View of Centennial Mountains at Red Rock Lake NWR

View of Centennial Mountains at Red Rock Lake NWR
View of Centennial Mountains at Red Rock Lake NWR

Wednesday, June 11, 2014

Along the Bluebird Trail

One of my first assignments here at Red Rock Lakes NWR, was to take on the bluebird box survey for the this year.

We have about 50 boxes along our south road.  I had to locate all of them and repair, put back up or replace boxes as needed. So my first survey took several days to finish learning where each box is located and get it in working condition.

Bluebird and tree swallow habitat

Last Thursday and Friday afternoons I ran the survey for the second time. I think this is going to be an exciting project for me. Watching the birds operate around the boxes and checking inside the boxes is giving me new insights on the birds and also raised questions.

For instance:

The first day I was out, I stopped to watch a fight over housing. A male mountain bluebird was actively defending his nest box from a pair of swallows who were doing close flybys. In between, he would perch on the door and look into the nest. I spent several minutes trying to get pictures of the interaction going on.  Finally I got a frame with a swallow in it.  Then I noticed that the female had also arrived with nesting material.


Male bluebird defending box from overflying tree swallow, while female builds nest

The second time I ran my route, I noticed a tree swallow sitting on one of the newly mounted boxes singing his heart out while three or four other swallows flew around just overhead. Since males and females are almost identical, I wasn't sure if the flyers were females checking out the male or other males thinking about displacing the singing male. I tried to find out how males attracted females and found the males choose the nest site and then advertise for females.  So that might have been what this male was doing.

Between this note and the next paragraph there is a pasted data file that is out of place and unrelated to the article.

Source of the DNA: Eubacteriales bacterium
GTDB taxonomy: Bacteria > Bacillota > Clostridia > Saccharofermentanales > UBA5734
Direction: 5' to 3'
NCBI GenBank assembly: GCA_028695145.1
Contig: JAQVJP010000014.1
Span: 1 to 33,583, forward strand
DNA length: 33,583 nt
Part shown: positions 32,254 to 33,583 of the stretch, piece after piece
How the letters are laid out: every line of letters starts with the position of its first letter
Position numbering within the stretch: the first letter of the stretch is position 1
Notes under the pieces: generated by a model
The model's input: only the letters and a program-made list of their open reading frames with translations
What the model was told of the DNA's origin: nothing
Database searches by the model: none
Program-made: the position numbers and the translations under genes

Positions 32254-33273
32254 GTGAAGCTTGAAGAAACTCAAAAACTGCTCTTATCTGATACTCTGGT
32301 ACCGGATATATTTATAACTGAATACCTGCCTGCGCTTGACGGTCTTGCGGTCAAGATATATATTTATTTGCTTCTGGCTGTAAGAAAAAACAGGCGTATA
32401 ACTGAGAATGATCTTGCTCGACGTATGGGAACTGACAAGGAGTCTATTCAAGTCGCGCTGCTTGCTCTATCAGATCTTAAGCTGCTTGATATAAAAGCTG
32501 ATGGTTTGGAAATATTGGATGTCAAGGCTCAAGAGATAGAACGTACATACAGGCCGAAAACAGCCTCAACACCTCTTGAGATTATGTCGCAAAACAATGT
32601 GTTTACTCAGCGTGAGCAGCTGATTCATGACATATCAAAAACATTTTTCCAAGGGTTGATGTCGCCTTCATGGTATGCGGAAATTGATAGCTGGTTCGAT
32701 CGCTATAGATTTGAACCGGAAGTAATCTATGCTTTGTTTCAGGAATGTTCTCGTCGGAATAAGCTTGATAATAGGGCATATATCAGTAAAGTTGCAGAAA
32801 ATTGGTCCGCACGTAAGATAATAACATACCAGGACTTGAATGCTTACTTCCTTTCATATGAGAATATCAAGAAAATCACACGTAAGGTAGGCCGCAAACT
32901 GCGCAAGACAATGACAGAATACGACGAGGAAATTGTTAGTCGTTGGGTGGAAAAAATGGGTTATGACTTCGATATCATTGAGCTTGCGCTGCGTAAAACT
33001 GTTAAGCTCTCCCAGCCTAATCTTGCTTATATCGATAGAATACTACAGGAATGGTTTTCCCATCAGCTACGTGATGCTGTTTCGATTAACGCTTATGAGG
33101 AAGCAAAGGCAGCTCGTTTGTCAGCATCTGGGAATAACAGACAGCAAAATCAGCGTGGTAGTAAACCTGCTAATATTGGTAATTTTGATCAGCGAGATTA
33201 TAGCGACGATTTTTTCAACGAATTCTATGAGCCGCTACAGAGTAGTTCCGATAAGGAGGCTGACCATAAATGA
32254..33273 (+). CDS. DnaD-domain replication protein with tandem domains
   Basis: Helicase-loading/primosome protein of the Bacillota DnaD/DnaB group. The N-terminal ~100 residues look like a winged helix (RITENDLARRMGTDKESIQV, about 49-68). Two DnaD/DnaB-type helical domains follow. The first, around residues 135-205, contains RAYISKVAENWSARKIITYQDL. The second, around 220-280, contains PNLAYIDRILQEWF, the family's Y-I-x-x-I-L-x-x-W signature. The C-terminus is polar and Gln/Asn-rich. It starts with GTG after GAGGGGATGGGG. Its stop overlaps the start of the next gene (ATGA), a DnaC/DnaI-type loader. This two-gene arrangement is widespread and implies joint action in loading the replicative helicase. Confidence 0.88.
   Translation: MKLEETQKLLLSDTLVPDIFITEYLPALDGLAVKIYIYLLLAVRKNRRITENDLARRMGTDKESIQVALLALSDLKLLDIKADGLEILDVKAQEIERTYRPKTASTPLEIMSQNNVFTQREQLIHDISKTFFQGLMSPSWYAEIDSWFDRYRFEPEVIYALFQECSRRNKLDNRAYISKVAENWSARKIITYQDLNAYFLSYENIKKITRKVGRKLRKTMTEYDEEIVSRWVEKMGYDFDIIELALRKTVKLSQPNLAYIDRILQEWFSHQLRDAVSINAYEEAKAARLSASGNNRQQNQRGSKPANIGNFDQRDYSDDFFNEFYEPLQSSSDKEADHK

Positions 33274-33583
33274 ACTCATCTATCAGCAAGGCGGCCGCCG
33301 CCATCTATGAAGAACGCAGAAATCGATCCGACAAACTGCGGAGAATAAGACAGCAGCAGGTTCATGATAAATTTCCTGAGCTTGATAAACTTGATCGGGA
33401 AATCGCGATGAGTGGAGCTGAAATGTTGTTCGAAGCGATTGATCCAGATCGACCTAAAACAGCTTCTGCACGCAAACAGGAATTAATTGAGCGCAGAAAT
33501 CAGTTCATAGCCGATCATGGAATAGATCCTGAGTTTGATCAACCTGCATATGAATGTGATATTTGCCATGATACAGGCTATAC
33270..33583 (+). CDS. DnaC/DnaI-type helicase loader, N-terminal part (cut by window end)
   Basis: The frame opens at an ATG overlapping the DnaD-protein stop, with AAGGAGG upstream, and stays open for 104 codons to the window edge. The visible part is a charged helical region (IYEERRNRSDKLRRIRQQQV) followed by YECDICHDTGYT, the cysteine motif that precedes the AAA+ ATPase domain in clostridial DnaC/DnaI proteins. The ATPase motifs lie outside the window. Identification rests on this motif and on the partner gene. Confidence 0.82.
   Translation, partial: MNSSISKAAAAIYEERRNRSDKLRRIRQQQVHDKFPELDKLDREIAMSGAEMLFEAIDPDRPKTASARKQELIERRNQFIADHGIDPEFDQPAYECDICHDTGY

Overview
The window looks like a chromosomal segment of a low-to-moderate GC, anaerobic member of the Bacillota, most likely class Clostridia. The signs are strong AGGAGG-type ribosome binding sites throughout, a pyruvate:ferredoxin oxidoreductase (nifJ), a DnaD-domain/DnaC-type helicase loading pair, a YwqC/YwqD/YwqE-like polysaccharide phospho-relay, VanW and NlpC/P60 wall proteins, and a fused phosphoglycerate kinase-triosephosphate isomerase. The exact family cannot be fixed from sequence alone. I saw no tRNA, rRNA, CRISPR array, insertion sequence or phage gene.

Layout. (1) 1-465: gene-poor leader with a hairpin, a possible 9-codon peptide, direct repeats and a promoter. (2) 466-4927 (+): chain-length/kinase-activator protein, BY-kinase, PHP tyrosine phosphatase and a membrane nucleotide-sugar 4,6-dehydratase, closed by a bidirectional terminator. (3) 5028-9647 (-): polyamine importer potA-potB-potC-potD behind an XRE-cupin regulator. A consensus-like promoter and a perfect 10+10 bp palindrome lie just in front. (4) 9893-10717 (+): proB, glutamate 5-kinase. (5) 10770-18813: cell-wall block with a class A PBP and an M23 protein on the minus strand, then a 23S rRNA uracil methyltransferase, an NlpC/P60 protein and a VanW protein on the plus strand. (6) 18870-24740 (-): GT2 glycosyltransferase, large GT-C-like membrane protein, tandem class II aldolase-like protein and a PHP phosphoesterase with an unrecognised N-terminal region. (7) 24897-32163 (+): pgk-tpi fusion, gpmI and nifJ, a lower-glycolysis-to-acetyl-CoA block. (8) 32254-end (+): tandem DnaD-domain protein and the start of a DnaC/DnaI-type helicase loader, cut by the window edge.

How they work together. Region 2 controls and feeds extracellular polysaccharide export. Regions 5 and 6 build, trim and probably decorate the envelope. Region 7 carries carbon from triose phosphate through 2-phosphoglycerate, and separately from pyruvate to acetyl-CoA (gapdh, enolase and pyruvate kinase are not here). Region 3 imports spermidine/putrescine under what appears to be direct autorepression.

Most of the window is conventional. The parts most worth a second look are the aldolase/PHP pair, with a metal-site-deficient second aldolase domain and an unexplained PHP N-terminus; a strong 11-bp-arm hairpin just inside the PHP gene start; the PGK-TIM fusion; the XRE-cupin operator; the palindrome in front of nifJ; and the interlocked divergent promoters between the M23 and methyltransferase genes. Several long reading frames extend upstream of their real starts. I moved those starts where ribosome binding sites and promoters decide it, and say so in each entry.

On my first survey, I found the boxes to the west end of the refuge were further along than were the boxes to the east.  And the bluebirds had started nesting before the arrival of the tree swallows.  (But since the tree swallows migrated up here before I did, I'm not exactly when they did arrive.) I think the west side is sunnier because the east has the Centennial Mountains really close and they cast shade, keeping the bugs from moving and thus the birds from feeding, so nesting starts later on the east end. 

  Several of the bluebird nests had up to six eggs on the first survey.


A bluebird nest ready for the female to beginning sitting on the eggs

Many times when I open a nest box, I find the female sitting on the nest. This was true, even if she didn't have enough eggs for me to expect her to be hatching them.  The first week I just put question marks for the number of eggs.  Then I talked to a lady  who has done the survey in previous years. She said to stand clear of the box to give the female a place to escape to, then  rap on the box.  This sometimes worded and sometimes didn't.  I wondered if I could carefully just pick the female off the nest for a quick peak. It worked like a charm.  I usually could not even feel her flinch, as I worked my fingers under her and lifted her out.  Then I could put her back and put the top back on the nest without making her use energy to fly out and back.  I took the picture of this female, then lifted her to count her eggs, before settling her back. 


Little Moma

Not all boxes house bluebirds. Many of them are being used by tree swallows.  This pair lives in Box 19 E.


The parents on the nest box

Inside the nest box - Tree swallow line their nests with found feathers


Same nest three days later 


This moma swallow sat tight for a picture then let me pick her up to count her eggs 

Changes happen fast along the bluebird trail.  On the second survey, I found my first tree swallow eggs and first bluebird nestlings. There were nineteen day-old chicks last Friday in the western group of boxes. Females are just starting to sit on eggs on the east end. I'm in the middle of my third survey and found day old chicks in one of the east boxes.  You can tell them from day zero chicks by their bad hair.  I didn't take pictures of them.

Hatching is happening

And to think I get to follow the lives of the bluebirds, and other bluebird box inhabitants all nesting season! Stay tuned.